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Rolling your futures contracts

As we approach the next triple witching date, March 17th, not only is it an important options expiration. It's also when many futures contracts expire. Thus it is important to consider the implications. But first let's talk a little bit about why futures contracts exist.

The origin of futures

Futures contracts are financial instruments that allow traders to buy or sell an asset at a specific price and date in the future. Futures were created to help manage risk for producers and consumers of commodities, such as farmers and manufacturers, who needed a way to protect themselves against price fluctuations. These contracts are standardized agreements that are traded on exchanges, with each contract representing a specific quantity of the underlying asset.

Futures contracts have expirations on regular intervals, usually monthly or quarterly. At expiration, traders must either take delivery of the physical commodity or settle the contract in cash. Because futures have a fixed expiration date, traders need to roll over their positions before the contract expires to avoid taking delivery of the underlying asset. Rolling over a futures contract involves closing out the current contract and opening a new one with a later expiration date.

When to roll futures contracts

One way to determine when to roll over a futures contract is to use volume on the new contract. Volume is a measure of how much trading activity is taking place in a particular market. I like to monitor the next expiry and see when volume begins to shift to it meaningfully in order to plan my contract roll. Once more volume is trading on the next expiry that's when I begin to roll my positions. Volume can provide a way to assess the liquidity of the market, which is important for ensuring that traders can buy and sell contracts at fair prices.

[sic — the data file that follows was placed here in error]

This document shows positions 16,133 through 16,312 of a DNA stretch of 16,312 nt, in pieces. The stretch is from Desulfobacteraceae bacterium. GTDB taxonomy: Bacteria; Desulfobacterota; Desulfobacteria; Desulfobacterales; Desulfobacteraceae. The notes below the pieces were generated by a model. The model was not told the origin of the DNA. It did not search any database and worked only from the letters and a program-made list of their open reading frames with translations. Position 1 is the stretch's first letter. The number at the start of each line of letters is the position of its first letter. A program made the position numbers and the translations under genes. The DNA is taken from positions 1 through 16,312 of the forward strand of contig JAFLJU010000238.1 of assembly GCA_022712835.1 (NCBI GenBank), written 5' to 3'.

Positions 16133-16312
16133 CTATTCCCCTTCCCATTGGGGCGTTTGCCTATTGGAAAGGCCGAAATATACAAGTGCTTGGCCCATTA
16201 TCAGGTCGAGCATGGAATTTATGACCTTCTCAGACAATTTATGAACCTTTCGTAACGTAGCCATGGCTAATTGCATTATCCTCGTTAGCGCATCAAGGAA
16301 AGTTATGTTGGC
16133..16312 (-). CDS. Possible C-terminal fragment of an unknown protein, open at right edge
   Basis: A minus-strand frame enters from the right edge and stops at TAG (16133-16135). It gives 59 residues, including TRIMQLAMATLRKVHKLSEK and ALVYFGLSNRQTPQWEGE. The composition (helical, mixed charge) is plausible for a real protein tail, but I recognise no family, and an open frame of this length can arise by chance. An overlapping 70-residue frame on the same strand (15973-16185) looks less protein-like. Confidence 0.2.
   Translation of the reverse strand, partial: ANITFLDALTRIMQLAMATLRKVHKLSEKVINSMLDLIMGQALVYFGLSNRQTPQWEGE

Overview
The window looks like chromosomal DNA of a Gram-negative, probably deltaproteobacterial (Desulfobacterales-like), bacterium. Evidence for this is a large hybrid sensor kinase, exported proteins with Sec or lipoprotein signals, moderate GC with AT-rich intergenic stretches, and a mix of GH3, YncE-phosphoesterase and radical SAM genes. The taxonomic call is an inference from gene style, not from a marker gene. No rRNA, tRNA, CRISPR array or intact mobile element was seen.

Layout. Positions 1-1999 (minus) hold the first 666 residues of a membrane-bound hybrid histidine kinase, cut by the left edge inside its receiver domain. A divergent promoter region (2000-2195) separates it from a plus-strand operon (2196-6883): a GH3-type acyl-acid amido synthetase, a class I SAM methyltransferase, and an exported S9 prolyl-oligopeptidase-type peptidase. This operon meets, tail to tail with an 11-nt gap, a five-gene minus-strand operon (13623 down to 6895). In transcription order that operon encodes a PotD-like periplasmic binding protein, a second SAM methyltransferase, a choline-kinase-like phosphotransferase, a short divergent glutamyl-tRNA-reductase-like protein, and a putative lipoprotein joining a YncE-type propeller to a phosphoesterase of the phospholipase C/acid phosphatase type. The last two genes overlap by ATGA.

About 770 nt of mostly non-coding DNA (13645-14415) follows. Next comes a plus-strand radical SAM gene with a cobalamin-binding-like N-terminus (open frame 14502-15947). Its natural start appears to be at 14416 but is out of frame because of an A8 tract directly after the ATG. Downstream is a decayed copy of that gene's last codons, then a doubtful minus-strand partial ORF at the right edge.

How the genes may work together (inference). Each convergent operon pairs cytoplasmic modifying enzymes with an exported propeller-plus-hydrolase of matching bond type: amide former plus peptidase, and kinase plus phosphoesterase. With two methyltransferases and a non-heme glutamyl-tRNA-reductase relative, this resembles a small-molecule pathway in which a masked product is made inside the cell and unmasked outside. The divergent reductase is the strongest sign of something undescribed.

For example, let's say a trader has a long position in a crude oil futures contract that expires in June. As the June contract approaches expiration, the trader needs to decide whether to roll over the position to the next contract, which would be the July contract. To make this decision, the trader can monitor the volume on the July contract. If the volume on the July contract starts to surpass the volume on the June contract, it may be a sign that other traders are also rolling over their positions and that it's time to do the same.

Rolling is really just an industry term that means closing out the positions that are set to expire and opening the same positions, if desired, in the next contract with the next expiration. The failure to do so can lead to unintended consequences, such as having a cash settlement or, worse, in some situations the physical delivery of commodities.

It's best to check with your broker to ensure that if you do not wish to have physical delivery that you are not at risk of having that happen should you fail to close a position in time. Many brokers already restrict this by default.

In closing

Futures contracts are an important financial instrument that allow traders to manage risk by buying or selling assets at a specific price and date in the future. Futures contracts have expirations on regular intervals, and traders need to roll over their positions before expiration to avoid taking delivery of the underlying asset.

Using volume on the new contract can be a useful way to judge when to roll over futures contracts, as it provides an objective measure of market activity and can help traders identify trends and patterns in the market.

1 Comment

Mar 15, 2023

I always wondered if future contract roll was something more seamless and integrated. Sounds like it isn't and exactly what I have been doing all along. Thanks for sharing.

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